5 Healthy Ways To Free Yourself From Money Anxiety
Increasing your financial knowledge reduces anxiety, but the key is to take action now!
- Feeling anxious about money? You're not alone.
- Studies show that a higher level of financial literacy leads to less financial anxiety or stress. In addition, they show that financially anxious adults are more likely to worsen their financial situation with costly financial behaviour, making them even more stressed!
- Taking action is the best way to help combat financial anxiety. You can take proactive measures such as regularly checking your finances, establishing an emergency fund and keeping a financial journal.
Everyone experiences financial stress from time to time, but money anxiety is different. If you feel a constant unease and worry about money, you may suffer from dysfunctional and often obsessive concerns about your finances.
Money anxiety can feel like a prison of anguish, fear, and stress over how much money is in your bank account. If left untreated, this type of anxiety is unrelenting and doesn’t give you much time to recover.
Anxiety over finances can be brought on for other reasons, though. It’s not always due to a lack of income. You may feel consistently stressed over your credit score, investment losses, insufficient insurance coverage, debt, or spending habits.
If this sounds like you, you’re not alone. There are healthy ways to manage money anxiety, and we’re here to help.
Let’s talk about 5 ways to manage anxiety around your finances to live a happier, healthier life.
Why is money anxiety so harmful?
Any type of anxiety is harmful to our overall well-being. When it comes to financial anxiety, these round-the-clock thoughts can trigger feelings of panic or fear, causing an extensive list of mental health problems. Money anxiety can be a toxic cycle, as many people overspend to feel brief happiness on the inside.
Long term stress has been linked to sleep problems, depression, headaches, heart disease, hypertension, or stroke. Stress can affect your body, but it also affects your mind if left untreated. You may feel overwhelmed, unfocused, or irritable with others. If not appropriately addressed, money anxiety can lead to broken relationships, homes, and marriages.
So, how do you overcome it?
5 tips for overcoming money anxiety:
1. Open the envelopes! Don’t ignore your financial problems.
When we experience anxiety, our bodies throw us into either fight, flight, or freeze mode. This can often cause people to either ignore our finances completely or obsessively worry about them.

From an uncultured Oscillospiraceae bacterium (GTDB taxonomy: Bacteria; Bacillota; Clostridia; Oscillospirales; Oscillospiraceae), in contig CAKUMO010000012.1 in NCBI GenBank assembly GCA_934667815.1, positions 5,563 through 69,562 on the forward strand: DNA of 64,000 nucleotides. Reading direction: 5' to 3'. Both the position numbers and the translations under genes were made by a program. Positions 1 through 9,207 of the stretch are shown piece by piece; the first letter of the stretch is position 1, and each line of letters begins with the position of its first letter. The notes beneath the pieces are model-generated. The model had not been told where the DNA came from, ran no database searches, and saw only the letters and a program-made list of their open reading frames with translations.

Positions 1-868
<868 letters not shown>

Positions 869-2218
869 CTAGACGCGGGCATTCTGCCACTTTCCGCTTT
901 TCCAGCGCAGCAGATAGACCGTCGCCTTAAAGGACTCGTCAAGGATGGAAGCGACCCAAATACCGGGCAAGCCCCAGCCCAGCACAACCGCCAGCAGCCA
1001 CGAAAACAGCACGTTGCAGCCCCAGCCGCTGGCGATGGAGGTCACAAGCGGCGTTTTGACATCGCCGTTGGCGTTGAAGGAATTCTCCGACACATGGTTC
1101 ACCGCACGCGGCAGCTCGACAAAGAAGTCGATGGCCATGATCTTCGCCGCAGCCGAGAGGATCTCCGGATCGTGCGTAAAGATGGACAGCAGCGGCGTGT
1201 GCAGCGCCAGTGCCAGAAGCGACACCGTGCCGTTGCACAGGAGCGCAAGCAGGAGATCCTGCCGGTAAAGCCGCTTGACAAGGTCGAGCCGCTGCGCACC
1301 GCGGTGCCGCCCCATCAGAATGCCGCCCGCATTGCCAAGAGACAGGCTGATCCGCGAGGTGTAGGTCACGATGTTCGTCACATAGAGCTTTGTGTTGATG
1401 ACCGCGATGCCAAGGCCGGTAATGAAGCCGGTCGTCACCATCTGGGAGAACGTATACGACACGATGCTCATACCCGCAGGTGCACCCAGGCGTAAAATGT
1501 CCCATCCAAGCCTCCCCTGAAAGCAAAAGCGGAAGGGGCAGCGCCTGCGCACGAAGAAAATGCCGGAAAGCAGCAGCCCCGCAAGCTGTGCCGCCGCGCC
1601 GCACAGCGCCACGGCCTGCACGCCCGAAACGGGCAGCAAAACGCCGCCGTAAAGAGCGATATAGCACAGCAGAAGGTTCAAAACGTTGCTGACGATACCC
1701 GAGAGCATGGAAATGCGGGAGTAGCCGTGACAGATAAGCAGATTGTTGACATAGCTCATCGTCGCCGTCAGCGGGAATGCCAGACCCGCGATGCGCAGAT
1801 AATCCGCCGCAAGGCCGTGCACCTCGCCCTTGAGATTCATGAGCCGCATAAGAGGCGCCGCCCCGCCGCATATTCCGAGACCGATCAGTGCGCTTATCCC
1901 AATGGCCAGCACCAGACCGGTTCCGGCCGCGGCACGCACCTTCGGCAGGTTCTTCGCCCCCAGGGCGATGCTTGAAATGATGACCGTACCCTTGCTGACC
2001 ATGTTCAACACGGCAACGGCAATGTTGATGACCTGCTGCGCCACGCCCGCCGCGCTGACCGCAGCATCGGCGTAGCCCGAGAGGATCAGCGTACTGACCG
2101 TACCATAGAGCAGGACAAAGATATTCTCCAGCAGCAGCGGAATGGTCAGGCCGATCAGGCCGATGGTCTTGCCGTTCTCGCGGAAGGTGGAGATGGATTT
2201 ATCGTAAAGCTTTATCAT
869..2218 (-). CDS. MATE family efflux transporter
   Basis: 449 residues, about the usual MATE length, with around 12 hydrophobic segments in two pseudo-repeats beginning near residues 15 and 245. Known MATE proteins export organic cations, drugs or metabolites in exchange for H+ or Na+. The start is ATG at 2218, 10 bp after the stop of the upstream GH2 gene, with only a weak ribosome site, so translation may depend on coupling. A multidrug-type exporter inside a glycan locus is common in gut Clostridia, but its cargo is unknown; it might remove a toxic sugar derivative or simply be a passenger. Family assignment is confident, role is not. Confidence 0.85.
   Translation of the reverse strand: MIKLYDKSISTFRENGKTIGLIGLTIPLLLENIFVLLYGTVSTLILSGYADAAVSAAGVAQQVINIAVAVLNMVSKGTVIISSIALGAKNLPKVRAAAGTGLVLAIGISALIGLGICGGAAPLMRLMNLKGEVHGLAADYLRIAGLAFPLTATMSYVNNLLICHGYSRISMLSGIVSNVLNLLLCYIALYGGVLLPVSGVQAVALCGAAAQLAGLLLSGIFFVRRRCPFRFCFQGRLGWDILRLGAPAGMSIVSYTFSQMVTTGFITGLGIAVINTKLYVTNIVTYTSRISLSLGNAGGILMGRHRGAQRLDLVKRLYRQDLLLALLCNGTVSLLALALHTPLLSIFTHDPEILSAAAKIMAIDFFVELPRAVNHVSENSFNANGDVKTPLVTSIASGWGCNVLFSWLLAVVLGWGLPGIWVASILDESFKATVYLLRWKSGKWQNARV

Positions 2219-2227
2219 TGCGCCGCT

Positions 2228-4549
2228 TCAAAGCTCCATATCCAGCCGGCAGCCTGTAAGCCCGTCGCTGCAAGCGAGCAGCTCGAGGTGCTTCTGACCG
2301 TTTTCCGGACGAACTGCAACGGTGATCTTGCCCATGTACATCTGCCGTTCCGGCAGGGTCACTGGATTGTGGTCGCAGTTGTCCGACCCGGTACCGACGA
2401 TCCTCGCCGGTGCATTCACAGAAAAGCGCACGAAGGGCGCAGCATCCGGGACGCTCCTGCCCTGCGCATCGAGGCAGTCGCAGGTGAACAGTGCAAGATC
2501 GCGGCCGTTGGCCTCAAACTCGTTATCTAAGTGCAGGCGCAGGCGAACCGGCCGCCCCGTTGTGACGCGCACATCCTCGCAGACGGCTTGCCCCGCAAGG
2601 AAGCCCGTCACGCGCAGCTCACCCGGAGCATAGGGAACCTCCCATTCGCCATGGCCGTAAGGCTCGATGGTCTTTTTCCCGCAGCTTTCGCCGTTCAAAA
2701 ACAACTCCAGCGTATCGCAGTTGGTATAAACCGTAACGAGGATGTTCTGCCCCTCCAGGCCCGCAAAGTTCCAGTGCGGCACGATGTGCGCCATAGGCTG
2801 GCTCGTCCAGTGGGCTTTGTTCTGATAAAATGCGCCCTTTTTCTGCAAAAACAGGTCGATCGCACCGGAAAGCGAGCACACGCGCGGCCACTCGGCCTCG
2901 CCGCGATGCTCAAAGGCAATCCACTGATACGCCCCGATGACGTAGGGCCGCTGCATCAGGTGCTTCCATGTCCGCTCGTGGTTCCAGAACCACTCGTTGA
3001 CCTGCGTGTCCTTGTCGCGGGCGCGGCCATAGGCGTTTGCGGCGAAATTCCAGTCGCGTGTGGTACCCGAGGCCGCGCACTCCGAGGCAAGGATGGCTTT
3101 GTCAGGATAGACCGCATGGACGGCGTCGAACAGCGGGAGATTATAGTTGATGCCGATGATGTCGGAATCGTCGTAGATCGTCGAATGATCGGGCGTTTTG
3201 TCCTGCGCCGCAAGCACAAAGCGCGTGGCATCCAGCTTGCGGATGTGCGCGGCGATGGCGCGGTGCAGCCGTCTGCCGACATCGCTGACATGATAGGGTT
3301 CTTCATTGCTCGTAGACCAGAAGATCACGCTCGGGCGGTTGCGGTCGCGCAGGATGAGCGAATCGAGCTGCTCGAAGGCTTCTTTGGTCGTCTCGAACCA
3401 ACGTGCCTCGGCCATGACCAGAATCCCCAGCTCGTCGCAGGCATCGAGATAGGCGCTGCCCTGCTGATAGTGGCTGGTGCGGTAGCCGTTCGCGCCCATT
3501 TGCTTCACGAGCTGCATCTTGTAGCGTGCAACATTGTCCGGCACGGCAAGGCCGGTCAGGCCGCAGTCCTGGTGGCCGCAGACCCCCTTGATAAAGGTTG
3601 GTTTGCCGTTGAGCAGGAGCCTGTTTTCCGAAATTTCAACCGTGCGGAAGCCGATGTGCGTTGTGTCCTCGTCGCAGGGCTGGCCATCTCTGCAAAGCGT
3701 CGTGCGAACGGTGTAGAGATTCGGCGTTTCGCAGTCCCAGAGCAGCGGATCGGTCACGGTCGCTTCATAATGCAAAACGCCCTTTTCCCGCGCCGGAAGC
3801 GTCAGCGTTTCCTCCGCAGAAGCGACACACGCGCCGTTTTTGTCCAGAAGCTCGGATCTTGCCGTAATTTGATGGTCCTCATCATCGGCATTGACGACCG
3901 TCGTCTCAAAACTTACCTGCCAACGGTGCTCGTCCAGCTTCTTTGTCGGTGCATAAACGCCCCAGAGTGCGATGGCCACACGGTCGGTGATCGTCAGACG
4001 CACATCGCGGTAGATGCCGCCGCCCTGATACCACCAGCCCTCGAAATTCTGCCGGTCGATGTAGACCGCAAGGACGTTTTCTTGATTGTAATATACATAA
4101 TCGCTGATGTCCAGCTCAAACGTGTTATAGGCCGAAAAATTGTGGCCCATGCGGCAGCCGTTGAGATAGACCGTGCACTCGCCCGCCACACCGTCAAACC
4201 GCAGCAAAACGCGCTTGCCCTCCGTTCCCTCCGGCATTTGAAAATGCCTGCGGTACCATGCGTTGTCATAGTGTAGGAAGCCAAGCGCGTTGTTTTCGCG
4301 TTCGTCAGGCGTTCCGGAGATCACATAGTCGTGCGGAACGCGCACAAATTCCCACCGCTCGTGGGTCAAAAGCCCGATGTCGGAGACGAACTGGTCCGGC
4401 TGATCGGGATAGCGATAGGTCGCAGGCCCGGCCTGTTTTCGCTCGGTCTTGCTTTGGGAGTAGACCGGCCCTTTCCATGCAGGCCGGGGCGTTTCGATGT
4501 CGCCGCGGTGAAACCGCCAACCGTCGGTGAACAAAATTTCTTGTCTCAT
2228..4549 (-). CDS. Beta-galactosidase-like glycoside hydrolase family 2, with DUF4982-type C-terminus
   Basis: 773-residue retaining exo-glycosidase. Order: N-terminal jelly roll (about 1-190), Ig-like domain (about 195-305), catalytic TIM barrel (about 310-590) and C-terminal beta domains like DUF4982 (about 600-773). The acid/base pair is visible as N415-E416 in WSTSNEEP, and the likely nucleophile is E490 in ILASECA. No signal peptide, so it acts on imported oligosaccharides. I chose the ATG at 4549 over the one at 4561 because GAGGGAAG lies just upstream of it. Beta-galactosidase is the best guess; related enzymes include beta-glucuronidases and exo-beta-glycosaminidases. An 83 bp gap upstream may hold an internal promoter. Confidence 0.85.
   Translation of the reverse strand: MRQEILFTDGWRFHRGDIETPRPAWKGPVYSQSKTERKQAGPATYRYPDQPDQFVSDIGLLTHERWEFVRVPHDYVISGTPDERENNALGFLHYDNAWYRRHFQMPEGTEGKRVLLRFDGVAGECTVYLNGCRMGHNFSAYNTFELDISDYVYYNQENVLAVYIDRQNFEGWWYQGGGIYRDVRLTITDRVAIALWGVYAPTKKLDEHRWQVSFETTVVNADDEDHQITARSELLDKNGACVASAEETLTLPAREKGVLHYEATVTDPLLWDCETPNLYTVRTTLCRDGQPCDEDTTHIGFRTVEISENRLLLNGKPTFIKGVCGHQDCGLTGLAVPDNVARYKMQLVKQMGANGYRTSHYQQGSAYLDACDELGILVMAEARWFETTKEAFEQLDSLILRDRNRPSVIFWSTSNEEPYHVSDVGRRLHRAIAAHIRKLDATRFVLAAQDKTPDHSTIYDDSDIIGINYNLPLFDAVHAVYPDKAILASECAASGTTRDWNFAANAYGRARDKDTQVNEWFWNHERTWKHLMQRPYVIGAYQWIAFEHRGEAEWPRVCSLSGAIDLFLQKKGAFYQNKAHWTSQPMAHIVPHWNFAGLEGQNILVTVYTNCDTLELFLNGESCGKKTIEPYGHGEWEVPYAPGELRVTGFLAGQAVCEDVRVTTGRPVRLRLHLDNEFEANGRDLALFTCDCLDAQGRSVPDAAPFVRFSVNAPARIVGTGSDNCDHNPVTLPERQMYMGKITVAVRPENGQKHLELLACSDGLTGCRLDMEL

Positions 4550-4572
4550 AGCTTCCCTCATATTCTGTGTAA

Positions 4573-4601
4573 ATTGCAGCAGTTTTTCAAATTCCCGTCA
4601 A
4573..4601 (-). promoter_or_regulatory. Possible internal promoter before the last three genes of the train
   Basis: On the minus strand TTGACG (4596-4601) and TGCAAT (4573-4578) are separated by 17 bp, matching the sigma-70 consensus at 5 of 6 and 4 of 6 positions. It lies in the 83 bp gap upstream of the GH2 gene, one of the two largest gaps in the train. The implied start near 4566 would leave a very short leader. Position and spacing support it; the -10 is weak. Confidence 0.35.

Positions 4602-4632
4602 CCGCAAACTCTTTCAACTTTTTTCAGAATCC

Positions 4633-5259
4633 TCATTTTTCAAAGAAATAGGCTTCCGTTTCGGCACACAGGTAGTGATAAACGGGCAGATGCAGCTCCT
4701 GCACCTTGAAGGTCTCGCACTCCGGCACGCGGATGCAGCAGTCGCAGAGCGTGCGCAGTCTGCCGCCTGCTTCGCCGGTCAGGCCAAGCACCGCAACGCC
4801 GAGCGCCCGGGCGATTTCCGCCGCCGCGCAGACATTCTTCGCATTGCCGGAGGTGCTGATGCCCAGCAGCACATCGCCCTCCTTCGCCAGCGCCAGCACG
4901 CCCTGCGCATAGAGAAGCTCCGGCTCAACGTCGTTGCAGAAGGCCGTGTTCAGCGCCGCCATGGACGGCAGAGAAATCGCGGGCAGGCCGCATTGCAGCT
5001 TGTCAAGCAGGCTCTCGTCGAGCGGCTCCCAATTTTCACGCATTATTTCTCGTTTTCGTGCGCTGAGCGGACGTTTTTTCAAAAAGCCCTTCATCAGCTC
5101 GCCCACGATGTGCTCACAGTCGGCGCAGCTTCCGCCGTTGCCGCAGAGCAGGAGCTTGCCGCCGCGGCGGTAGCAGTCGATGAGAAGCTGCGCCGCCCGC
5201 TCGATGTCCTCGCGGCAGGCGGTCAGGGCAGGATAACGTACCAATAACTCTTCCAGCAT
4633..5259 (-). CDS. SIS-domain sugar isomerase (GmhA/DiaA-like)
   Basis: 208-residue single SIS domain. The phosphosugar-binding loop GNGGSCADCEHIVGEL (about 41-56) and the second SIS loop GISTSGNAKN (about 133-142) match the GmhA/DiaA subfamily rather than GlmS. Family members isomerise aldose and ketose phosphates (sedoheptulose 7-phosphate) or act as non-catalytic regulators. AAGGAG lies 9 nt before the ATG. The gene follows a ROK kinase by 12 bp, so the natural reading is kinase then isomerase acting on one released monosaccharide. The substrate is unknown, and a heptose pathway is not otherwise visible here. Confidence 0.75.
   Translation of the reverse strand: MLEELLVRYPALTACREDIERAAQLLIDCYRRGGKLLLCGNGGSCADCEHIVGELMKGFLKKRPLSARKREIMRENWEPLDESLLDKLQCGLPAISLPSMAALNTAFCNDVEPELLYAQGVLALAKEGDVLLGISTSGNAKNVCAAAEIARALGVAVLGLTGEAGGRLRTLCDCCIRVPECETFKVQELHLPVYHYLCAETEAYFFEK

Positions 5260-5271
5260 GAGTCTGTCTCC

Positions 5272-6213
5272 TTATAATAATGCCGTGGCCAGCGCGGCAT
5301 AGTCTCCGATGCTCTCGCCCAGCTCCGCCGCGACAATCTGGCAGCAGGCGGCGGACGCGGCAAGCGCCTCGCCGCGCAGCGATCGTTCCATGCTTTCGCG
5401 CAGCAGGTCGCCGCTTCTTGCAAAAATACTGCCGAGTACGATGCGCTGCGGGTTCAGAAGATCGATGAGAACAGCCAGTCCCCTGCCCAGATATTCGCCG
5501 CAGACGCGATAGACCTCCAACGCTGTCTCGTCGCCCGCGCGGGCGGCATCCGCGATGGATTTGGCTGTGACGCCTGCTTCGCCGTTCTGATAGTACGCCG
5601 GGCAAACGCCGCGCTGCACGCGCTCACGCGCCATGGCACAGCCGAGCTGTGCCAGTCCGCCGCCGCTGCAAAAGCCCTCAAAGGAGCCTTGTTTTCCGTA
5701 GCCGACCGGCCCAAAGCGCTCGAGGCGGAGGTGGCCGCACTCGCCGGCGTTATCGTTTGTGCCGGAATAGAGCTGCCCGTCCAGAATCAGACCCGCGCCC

Money matters are simply too important and influential to ignore. Ignoring your debt, bank balance, or credit score can significantly impact your life. When you are blind to your finances out of fear, you allow them to run the show - no matter what happens.
Being ignorant of your finances has been strongly linked with debt. Debt has, in turn, been correlated with lower self-esteem, fatigue, and depression. So, as you can see, understanding your money can affect every aspect of your life - not just your bank account!
If you’re experiencing money anxiety, you may feel temporary relief from not checking your bank account or credit score often. Or maybe even from pretending that an unwelcome bill isn't sitting there waiting to be opened and paid! This relief is short-lived as it almost always comes back to bite, causing even more feelings of shame, stress, and fear.
2. Set aside time regularly to look at your finances:
This can go hand in hand with our first tip. Set aside time regularly to look where your money is going and how often it’s coming in. When you take time to assess your money each day or week, you’re no longer spending time in the dark.
Not only are you setting yourself up for success when you set aside time to look at your finances, but you also retrain your brain’s relationship with money. If you’re only checking your bank account when you’re stressed, you’re subconsciously reinforcing the idea that money is something to be afraid of.
Taking a look at your account regularly can prevent you from overspending in areas you simply don’t have the means to and can establish healthier ideas about your finances.
Do this now: Put a reminder for a specific day and time to check your accounts in the calendar app on your phone, and set it to a weekly repeat with no end date!
3. Keep an emergency fund:
If you, like most other people, fear the unknown when it comes to your finances, establishing an emergency fund can be a great solution for calming those worries. It is usually recommended to have an emergency fund of three to six months of income. However, starting with an achievable target of $500, for example, is an excellent first step.